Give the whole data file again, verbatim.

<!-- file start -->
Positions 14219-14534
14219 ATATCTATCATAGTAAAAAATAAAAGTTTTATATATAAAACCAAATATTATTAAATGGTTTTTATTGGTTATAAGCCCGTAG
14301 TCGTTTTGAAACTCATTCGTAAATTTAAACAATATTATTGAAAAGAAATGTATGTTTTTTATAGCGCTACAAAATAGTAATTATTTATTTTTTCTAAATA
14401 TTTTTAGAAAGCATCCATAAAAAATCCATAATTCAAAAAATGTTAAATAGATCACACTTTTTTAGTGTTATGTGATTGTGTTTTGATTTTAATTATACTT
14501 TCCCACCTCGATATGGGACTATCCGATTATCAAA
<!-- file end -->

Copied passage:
Positions 14219-14534
14219 ATATCTATCATAGTAAAAAATAAAAGTTTTATATATAAAACCAAATATTATTAAATGGTTTTTATTGGTTATAAGCCCGTAG
14301 TCGTTTTGAAACTCATTCGTAAATTTAAACAATATTATTGAAAAGAAATGTATGTTTTTTATAGCGCTACAAAATAGTAATTATTTATTTTTTCTAAATA
14401 TTTTTAGAAAGCATCCATAAAAAATCCATAATTCAAAAAATGTTAAATAGATCACACTTTTTTAGTGTTATGTGATTGTGTTTTGATTTTAATTATACTT
14501 TCCCACCTCGATATGGGACTATCCGATTATCAAA